“When I could play on a Saturday Dad would tell me who I was playing with and ask me to find out two things about each person by the end of the day,” says Felton.
“That encouraged me as a 13, 14, 15-year-old to play with three strangers and ask questions. That was priceless.
“That’s where I learnt to communicate with the world. The reason that I can stand in a room full of strangers now and have a chat to them and ask questions is through what golf and Wanneroo gave me.”
Shortly after joining Wanneroo Felton linked with the club’s PGA Professional at the time David Milne and used Wanneroo’s considerable length and twisting, tree-lined layout to build a shot-making repertoire that would take him around the world.
“In my opinion it’s the most under-rated course in WA,” Felton says.
“That’s probably being a little bit biased but as someone who has gone and played all around the world it is well and truly under-rated for what it is and what it presents.
“There’s all this talk now about golf courses being swallowed up by the ball but Wanneroo was a bloody tough golf course when I was 11, it was still tough when I was 18 and it’s still tough to play now.
“It was a long golf course for its time and if I hadn’t joined Wanneroo and joined another course not as tree-lined and without holes that went left-to-right, right-to-left, narrow drives, I wouldn’t have learnt to get creative.
“I learnt how to move a golf ball. All my coaching through Dave wasn’t swing and technique it was how to hit shots and what to do under pressure.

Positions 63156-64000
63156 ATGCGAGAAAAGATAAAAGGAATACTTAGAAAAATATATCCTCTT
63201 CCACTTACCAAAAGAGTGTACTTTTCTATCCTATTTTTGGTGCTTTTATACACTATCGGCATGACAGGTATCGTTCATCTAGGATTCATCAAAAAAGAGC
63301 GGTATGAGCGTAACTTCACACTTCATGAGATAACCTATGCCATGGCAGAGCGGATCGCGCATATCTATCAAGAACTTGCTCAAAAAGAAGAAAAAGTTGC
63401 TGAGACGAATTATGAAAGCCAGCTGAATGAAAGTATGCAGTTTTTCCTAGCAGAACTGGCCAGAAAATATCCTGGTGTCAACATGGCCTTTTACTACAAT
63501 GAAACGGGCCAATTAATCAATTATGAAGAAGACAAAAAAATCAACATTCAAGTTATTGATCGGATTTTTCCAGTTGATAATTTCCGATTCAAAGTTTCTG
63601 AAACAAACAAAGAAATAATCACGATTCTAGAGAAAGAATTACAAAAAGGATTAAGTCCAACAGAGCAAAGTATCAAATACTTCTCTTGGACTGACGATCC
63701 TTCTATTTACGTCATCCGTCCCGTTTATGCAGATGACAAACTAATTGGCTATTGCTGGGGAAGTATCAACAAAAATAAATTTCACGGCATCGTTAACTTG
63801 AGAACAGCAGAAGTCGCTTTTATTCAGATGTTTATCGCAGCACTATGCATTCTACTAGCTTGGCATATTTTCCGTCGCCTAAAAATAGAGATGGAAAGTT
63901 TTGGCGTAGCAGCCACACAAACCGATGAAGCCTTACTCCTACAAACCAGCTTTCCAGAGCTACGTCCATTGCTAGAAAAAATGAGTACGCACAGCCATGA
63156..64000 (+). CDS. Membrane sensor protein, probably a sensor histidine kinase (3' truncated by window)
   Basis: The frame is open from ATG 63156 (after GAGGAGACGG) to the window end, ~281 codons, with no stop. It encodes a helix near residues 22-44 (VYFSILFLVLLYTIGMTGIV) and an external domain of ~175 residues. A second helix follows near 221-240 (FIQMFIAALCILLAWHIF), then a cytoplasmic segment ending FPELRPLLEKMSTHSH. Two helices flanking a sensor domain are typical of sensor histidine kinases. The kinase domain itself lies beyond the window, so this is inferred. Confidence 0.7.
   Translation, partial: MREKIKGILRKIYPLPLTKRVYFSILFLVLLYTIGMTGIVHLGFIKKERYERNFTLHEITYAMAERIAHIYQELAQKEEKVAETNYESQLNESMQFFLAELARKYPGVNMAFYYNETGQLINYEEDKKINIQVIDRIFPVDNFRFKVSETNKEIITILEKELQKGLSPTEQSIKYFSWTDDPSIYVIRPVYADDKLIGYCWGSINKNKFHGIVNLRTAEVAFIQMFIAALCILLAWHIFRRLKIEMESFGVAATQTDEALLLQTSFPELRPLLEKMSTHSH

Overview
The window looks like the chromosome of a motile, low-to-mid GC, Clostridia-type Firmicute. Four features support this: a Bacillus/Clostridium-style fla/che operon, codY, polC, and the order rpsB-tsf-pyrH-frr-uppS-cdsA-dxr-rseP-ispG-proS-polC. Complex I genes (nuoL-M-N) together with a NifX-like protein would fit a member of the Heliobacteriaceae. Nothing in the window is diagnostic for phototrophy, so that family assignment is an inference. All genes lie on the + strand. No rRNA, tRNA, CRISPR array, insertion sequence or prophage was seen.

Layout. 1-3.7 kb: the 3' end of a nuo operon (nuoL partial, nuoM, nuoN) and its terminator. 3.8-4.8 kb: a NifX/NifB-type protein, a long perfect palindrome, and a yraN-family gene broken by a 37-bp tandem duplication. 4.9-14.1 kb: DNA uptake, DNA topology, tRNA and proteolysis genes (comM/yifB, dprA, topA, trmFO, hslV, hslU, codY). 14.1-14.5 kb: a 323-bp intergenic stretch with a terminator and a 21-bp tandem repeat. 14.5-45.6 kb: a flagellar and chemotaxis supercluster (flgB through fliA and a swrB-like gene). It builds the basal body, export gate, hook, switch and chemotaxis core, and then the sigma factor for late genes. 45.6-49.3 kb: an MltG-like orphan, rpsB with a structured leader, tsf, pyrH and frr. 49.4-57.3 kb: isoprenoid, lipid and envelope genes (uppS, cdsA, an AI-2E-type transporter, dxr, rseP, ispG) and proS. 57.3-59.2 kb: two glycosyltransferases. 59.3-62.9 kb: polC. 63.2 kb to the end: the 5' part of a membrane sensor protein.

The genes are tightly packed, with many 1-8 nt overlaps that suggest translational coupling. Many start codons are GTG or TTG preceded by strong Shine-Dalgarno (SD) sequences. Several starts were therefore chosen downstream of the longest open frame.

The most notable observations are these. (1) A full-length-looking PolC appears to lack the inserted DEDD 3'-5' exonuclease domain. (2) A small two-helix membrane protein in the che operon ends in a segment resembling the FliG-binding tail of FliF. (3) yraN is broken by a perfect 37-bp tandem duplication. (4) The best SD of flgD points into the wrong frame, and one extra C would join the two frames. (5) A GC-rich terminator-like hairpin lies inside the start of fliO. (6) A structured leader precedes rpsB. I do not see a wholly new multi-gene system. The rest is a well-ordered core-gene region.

“Wanneroo presented that. It really has stood the test of time.”
Wanneroo would also provide Felton with one of his greatest achievements as a professional.
A winner in America and in China, Felton won three Western Australian Opens and three Western Australian PGA Championship titles, his 2003 WA PGA win coming at the course where he has been a member for the past 34 years.
“That one means the most to this day,” says Felton, who began his career playing in Europe courtesy of funds raised by the members at Wanneroo.
“I don’t think I’ve ever had a week on a golf course where I’ve felt so confident. I almost knew I was going to win before I’d even teed it up because I was so comfortable playing the golf course.
“I still look back and wish that golf was as easy as it felt that week.”
While members still lament that the presentation of the golf course that week has never quite been repeated – “It was out of control how good it was that week. Jon Carter and the team presented a masterpiece of a golf course” – Felton has his own regret.
The course record Felton shares with Pat Giles stands to this day yet with three holes to go in his third round of 64 he had his eyes set on a mark on his home track that would never be equalled.
“I was 10-under playing 16 and thinking that I could shoot 59,” says Felton, now the Tour Development Manager for the PGA Tour of Australasia. “Three birdies and I would have shot 59.
“I pushed so hard. I missed a birdie putt at 16 and then bogeyed the last two holes to finish 64.”
It is one in a lifetime of stories shared by members at Wanneroo over the past 50 years and part of a history with many more chapters still to be written.